Hybrid heat pumps minimize emissions and overall costs

The energy transition aims at reducing CO2 emissions. In existing residential houses with gas heating, how could such a reduction best be reached when switching to a heat pumping solution? This has been studied for a standard Dutch setting.

The typical Dutch residential house is heated by gas with a condensing boiler and with medium insulation. The study compared a shift from the condensing boiler to either a conventional all-electric heat pump, or to a hybrid heat pump running on electricity or gas. The first alternative includes both air-source and ground-source heat pumps. The hybrid heat pump is an air-source heat pump combined with a condensing boiler. In order to make a valid comparison, costs for both generation, transmission and distribution of the energy was taken into account, as well as the cost for appliances.

More heat pumps leads to more electricity used
The drawback of an all-electrical heat pump is that it loses efficiency when the outdoor temperature drops – which is also when the heating need peaks. Therefore, more electricity will be used to reach a certain level of indoor comfort, compared to periods with higher outdoor temperatures. And this affects both electricity costs and emissions. With nation-wide deployment, it would also require investments in the electricity infrastructure: transportation, distribution and power generation.

With a hybrid heat pump, the energy carrier can be varied, allowing for further reductions in costs and/or emissions. For example, when heat pump performance is poor due to low temperatures, or when the emission factors of the available electricity are poor, gas may be used. And electricity may be used when the availability of clean electricity is good.

Six scenarios compared regarding economy and environment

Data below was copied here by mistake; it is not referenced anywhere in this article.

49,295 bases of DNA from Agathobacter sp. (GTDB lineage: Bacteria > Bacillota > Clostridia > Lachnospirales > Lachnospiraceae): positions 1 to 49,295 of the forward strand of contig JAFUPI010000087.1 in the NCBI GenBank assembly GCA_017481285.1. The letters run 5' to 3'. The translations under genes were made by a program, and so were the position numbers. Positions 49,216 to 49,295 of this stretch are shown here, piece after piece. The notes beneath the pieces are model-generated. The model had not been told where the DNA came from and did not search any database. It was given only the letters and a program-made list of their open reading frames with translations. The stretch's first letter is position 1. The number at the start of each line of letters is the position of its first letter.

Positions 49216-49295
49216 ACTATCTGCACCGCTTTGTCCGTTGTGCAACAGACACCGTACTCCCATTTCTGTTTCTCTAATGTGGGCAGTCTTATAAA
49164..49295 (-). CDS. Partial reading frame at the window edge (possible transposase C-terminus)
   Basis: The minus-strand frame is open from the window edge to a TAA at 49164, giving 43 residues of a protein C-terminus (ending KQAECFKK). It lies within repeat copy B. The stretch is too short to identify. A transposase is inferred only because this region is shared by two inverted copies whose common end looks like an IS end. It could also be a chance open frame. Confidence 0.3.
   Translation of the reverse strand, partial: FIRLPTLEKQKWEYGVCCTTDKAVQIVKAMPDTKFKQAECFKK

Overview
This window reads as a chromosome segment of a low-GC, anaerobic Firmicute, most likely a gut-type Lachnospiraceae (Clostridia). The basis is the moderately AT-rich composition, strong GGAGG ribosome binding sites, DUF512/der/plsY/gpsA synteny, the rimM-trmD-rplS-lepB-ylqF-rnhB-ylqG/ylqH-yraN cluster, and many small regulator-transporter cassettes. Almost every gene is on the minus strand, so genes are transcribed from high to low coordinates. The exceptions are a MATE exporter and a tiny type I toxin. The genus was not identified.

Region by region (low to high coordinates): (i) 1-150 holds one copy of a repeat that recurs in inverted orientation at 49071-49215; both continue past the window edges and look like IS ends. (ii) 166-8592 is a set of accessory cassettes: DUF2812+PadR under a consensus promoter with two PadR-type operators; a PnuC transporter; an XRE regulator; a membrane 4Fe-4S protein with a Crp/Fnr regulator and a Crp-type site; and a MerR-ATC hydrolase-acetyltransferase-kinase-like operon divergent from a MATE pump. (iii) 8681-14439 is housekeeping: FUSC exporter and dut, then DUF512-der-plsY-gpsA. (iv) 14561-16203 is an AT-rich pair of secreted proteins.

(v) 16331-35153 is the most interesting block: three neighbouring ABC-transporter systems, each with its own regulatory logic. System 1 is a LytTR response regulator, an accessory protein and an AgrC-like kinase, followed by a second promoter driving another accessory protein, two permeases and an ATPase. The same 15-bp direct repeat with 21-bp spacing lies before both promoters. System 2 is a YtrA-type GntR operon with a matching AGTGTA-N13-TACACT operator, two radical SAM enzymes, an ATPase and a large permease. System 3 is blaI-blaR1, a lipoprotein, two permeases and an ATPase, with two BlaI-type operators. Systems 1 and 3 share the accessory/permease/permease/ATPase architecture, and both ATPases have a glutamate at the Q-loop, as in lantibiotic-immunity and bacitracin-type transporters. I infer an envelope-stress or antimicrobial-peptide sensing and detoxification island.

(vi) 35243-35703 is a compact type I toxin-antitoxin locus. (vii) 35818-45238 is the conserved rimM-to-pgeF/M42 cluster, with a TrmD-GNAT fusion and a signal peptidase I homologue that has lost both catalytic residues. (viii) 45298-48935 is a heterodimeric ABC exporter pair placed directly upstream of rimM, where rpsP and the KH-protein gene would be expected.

In the study, the three heating options were combined with two insulation options: medium and high levels of insulation, giving a total of six scenarios, with the “condensing boiler, medium insulation” scenario being the base line. Compared to this, the lowest overall costs would be for the scenario “hybrid heat pump, medium insulation”. In comparison, the “all-electric heat pump, medium insulation” scenario would more than double the costs, mostly due to the investment needs in electricity infrastructure in order to meet the increased peak load.

Regarding CO2 emissions, all five scenarios led to a reduction compared to the base line. The largest decreases were for the two scenarios with heat pumps and high insulation. This is not surprising, as emissions decrease together with energy use. Comparing the two scenarios with the same level of insulation shows that hybrid heat pumps led to more reductions than the alternatives in both cases.

It is also relevant to compare the reduction cost per unit CO2. The study shows that the lowest cost per ton of CO2 reduction is for the “hybrid heat pump, medium insulation” scenario, followed by the “hybrid heat pump, high insulation” scenario. This indicates that at markets that today are highly reliant on gas for heating, a wide-spread deployment of hybrid heat pumps would be an attractive alternative, both from an economic and an environmental perspective.

Piet Nienhuis, Gasunie, the Netherlands

This text is shortened by HPC.

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